1. Singh Joy, Subhashni D.
  2. Kayyali, Andrea MSN, RN


According to this study:


* Daily supplementation with 800 IU or more of vitamin D improved strength and balance (but not gait) in older adults.



Article Content

Vitamin D deficiency can easily occur in older adults as a result of age-related factors, such as a decrease in time spent outdoors and a diminished ability to absorb vitamin D from the skin. Using systematic review and meta-analysis, researchers sought to determine the overall effects of vitamin D on muscle strength, balance, and gait, as well as the optimal vitamin D dosage, in the older adult population.


The studies analyzed were published between 1980 and 2010. Criteria for inclusion in the review were a randomized controlled study design (with a control arm or placebo and with or without study of coadministered calcium); no evaluation of exercise therapy; a study-population age of 60 years and older; and inclusion of the variables muscle strength, gait, or balance for analysis, evaluated at both study commencement and study end. From among 714 abstracts considered during the initial article screening, 13 trials met all of the inclusion criteria.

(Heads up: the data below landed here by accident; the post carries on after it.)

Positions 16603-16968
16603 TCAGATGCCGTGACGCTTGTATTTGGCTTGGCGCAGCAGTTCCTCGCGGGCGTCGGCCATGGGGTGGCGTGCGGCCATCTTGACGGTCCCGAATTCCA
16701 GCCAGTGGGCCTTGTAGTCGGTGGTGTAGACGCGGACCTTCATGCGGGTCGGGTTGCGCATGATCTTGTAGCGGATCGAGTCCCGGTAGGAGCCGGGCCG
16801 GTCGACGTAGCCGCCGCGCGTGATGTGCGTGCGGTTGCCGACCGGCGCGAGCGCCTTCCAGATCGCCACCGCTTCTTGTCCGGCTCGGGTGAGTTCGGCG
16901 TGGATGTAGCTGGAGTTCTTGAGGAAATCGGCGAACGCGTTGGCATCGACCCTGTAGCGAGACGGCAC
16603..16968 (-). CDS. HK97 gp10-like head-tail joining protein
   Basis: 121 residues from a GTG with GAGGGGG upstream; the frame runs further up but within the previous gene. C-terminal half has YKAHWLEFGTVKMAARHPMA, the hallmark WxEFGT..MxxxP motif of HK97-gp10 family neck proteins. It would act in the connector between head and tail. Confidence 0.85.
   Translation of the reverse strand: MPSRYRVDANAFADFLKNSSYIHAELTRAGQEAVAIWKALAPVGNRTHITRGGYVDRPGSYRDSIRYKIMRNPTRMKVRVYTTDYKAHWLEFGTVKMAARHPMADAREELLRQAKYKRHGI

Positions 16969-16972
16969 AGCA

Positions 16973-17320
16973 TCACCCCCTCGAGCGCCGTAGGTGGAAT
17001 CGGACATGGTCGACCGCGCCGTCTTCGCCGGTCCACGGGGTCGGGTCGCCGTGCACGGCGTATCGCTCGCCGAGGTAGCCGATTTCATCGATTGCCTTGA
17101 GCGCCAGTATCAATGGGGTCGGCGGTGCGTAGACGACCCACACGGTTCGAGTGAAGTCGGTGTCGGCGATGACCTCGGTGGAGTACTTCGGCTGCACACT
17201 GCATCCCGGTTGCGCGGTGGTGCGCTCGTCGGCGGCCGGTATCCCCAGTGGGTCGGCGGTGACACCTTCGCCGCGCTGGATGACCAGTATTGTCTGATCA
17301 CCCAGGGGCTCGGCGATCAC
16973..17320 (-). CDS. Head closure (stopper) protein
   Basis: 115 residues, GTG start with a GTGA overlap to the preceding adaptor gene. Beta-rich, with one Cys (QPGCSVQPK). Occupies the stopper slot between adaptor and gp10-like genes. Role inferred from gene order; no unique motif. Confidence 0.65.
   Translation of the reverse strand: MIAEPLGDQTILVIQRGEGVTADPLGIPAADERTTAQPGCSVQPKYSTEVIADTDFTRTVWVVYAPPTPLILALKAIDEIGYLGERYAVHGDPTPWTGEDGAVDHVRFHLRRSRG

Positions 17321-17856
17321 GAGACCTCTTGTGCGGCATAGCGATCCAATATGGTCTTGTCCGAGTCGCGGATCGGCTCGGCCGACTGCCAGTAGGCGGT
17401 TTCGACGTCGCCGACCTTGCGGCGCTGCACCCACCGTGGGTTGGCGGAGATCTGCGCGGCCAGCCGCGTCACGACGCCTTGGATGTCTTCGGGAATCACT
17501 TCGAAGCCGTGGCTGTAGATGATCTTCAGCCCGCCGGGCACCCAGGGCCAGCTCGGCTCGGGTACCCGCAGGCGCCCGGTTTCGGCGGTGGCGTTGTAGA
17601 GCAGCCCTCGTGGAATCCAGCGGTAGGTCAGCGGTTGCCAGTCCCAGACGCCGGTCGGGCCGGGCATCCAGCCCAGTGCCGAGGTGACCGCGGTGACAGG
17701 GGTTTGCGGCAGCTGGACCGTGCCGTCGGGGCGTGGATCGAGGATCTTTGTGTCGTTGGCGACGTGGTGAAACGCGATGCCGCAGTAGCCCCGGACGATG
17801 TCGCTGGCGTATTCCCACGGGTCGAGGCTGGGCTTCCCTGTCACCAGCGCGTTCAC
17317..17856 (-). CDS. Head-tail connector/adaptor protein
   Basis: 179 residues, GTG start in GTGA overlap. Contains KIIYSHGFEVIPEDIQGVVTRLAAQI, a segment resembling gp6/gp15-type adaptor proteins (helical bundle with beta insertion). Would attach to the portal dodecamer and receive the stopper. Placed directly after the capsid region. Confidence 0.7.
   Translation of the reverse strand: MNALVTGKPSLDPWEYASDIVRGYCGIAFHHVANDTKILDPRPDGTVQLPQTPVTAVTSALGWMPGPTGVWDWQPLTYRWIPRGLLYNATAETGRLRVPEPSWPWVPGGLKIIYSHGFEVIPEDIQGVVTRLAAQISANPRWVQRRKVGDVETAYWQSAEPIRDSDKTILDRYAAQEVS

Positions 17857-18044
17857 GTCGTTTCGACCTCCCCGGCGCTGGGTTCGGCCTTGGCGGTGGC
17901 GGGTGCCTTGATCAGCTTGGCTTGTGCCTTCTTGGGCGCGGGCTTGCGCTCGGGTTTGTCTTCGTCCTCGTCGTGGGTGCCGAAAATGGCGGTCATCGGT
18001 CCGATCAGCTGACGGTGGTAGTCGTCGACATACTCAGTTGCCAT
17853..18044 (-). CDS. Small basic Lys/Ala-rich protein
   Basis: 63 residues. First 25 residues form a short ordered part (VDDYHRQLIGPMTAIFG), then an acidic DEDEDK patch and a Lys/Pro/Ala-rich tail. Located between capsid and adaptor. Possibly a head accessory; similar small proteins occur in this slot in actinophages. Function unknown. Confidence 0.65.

All six trials evaluating vitamin D supplementation at 800 IU or more per day showed statistically significant positive changes in balance and muscle strength. Only one study showed a positive effect on balance when a single large dose (600,000 IU) of vitamin D was administered. No significant effects on gait were found in any of the studies.


The meta-analysis focused on the physical performance outcomes body sway and the Timed Up and Go (TUG) test, both measures of balance, and the knee-extension test, which relates to leg strength.


Pooled results from 207 study participants showed a standardized mean difference in body sway among those taking vitamin D of -20, signifying an improvement in balance. Pooled data from 274 participants who completed the TUG test showed a standardized mean difference of -19, indicating a reduction in test completion time and, therefore, better balance; and the standardized mean difference for the knee-extension test was +0.05, indicating an increase in strength.


The results of this analysis showed that daily vitamin D supplementation with 800 IU or more in older adults can improve balance and muscle strength, although it may not improve gait.-AK




Muir SW, Montero-Odasso M J Am Geriatr Soc. 2011;59(12):2291-300